Port Facility Security Officers (PFSOs) from more than 15 ports in West and Central Africa have undergone capacity-building on Port Security.

The five-day regional ‘Train-the-Trainers’course, which ended on Friday in Accra equipped the officers to train their colleagues for improved security in the maritime domain.

It is an European Union (EU)-funded ‘Enhanced Maritime Action (EnMAR) in the Gulf of Guinea’ project implemented by Expertise France in collaboration with the Port Management Association for West and Central Africa (PMAWCA).

The objective is to strengthen capacities of PFSOs in the set-up and organisation of specific training courses for port security personnel along the guidelines of section 18.2 of the International Ship and Port Facility Security (ISPS) Code.

The ISPS Code is a comprehensive set of measures to enhance the security of ships and port facilities, developed in response to the perceived threats to ships and port facilities in the wake of the 9/11 attacks in the United States.

e purpose of the Code is to provide a standardised, consistent framework for evaluating risk, enabling Governments to offset changes in threat with changes in vulnerability for ships and port facilities through determination of appropriate security levels and corresponding security measures.

During the closing ceremony, Mr Jonas Claes, Deputy Ambassador, European Union Delegation to Ghana, said Port security was an important and strategic topic in view of its potential linkages with global trade, organised crime and security.

He said having the most modern equipment, best protocols and manuals would amount to little without professionalism and know-how of security officers in charge.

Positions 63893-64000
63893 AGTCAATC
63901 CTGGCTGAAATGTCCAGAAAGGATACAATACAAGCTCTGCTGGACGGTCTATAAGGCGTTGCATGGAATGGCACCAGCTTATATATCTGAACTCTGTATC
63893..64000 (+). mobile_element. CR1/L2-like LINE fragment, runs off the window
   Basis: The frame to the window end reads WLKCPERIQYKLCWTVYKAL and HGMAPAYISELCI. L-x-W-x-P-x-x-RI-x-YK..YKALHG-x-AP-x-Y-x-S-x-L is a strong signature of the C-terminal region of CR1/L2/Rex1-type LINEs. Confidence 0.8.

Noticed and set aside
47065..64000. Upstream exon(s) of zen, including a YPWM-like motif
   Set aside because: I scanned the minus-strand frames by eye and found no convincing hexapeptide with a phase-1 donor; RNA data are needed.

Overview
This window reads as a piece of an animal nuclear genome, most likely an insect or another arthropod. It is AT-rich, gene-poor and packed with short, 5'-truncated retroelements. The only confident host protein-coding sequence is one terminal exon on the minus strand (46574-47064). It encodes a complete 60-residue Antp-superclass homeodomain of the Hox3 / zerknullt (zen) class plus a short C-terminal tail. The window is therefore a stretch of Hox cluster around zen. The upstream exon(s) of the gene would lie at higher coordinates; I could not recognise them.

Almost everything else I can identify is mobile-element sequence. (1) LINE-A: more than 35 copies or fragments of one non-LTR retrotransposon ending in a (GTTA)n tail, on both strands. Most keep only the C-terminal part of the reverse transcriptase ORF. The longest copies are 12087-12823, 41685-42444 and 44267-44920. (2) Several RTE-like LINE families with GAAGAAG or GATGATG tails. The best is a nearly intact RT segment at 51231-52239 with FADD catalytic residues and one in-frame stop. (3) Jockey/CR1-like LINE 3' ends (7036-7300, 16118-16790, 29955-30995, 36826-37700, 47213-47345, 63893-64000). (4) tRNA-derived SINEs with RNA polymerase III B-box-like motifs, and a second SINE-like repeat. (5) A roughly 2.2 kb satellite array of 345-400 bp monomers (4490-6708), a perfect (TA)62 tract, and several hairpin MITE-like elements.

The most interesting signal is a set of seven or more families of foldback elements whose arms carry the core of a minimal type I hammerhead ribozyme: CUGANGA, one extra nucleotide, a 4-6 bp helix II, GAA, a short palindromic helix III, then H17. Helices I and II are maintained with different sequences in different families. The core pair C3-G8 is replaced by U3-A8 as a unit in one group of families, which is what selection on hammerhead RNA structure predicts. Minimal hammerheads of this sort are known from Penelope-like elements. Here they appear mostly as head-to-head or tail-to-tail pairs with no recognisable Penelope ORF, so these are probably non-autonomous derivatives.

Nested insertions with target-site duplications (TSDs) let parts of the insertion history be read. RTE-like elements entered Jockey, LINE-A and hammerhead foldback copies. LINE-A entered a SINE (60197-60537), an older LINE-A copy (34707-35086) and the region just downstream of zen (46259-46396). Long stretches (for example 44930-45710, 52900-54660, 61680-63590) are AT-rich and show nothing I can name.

‘That is why the theoretical and practical aspects of this week’s training are so important in making a real difference.’

He thanked participants for availing themselves and urged them to maintain the connections made for exchange of best practices.

Madam Marie Gibrat, Programme Manager of Enhanced Maritime Action in the Gul
f of Guinea (EnMAR) Project at Expertise France, thanked the EU for funding the training and their continuous support to enhance maritime security in the Gulf of Guinea, through their various initiatives in the region.

‘I also thank our hosts, Ghana Ports and Harbours Authority for their excellent

support. Thank you to the participants for their curiosity, their commitment, and thirst for sharing their experiences.’

She said recommendations developed during the training would be transmitted to the PMAWCA along with those from previous regional training sessions organised by the EnMAR Project.

Madam Gibrat said the training was the last of a series of four regional sessions for port stakeholders of West and Central Africa.

‘The EnMAR project enhances maritime security and safety in the Gulf of Guinea through promoting political dialogue, improving the coherence of EU initiatives, raising awareness of EU action, and strengthening the operational capacities of national and regional institutional partners.’

This training has been organised as part of this last objective of ensuring a long-lasting impact through the development of internal capacity-building on port security,’ she said.

Captain James R. Quayson, General Manager Special Duty at GPHA, Headquarters, said security was paramount at the ports because without it, they could not exist and operate effectively.

He urged participants to utilise the knowledge gained and enhance security at the ports in their countries.

The Captain lauded the EU for the training, saying:’We appreciate whatever you’re doing in the domain, as such, we assure you that Ghana is home for training, security and anything you have to offer with regard to the maritime domain.’

‘There are a lot of activities happening in the domain which needs a big brother like the EU to help us minimise the negative impacts of such activities,’ he said.

Source: Ghana News Agency

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